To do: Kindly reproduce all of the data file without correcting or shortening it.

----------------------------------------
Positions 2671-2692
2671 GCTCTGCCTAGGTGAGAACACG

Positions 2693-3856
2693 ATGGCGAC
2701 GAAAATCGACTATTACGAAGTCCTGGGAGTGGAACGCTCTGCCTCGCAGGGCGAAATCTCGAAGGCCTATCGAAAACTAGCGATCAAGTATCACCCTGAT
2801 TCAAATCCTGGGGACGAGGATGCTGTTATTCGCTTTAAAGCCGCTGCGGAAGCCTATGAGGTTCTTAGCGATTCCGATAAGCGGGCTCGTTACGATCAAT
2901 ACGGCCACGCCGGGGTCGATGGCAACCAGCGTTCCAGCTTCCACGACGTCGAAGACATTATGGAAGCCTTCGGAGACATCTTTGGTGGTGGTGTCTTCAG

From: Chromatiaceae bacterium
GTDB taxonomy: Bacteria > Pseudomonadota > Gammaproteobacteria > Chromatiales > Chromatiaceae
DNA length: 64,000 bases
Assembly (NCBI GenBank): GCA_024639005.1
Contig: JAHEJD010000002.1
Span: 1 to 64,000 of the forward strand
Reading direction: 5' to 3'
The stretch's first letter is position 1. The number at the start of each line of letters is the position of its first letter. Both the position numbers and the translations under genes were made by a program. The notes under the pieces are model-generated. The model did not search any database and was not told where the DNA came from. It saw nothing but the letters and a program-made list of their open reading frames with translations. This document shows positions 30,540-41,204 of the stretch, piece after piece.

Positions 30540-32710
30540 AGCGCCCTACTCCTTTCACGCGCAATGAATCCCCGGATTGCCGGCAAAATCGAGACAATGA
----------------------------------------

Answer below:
Positions 2671-2692
2671 GCTCTGCCTAGGTGAGAACACG

Positions 2693-3856
2693 ATGGCGAC
2701 GAAAATCGACTATTACGAAGTCCTGGGAGTGGAACGCTCTGCCTCGCAGGGCGAAATCTCGAAGGCCTATCGAAAACTAGCGATCAAGTATCACCCTGAT
2801 TCAAATCCTGGGGACGAGGATGCTGTTATTCGCTTTAAAGCCGCTGCGGAAGCCTATGAGGTTCTTAGCGATTCCGATAAGCGGGCTCGTTACGATCAAT
2901 ACGGCCACGCCGGGGTCGATGGCAACCAGCGTTCCAGCTTCCACGACGTCGAAGACATTATGGAAGCCTTCGGAGACATCTTTGGTGGTGGTGTCTTCAG

From: Chromatiaceae bacterium
GTDB taxonomy: Bacteria > Pseudomonadota > Gammaproteobacteria > Chromatiales > Chromatiaceae
DNA length: 64,000 bases
Assembly (NCBI GenBank): GCA_024639005.1
Contig: JAHEJD010000002.1
Span: 1 to 64,000 of the forward strand
Reading direction: 5' to 3'
The stretch's first letter is position 1. The number at the start of each line of letters is the position of its first letter. Both the position numbers and the translations under genes were made by a program. The notes under the pieces are model-generated. The model did not search any database and was not told where the DNA came from. It saw nothing but the letters and a program-made list of their open reading frames with translations. This document shows positions 30,540-41,204 of the stretch, piece after piece.

Positions 30540-32710
30540 AGCGCCCTACTCCTTTCACGCGCAATGAATCCCCGGATTGCCGGCAAAATCGAGACAATGA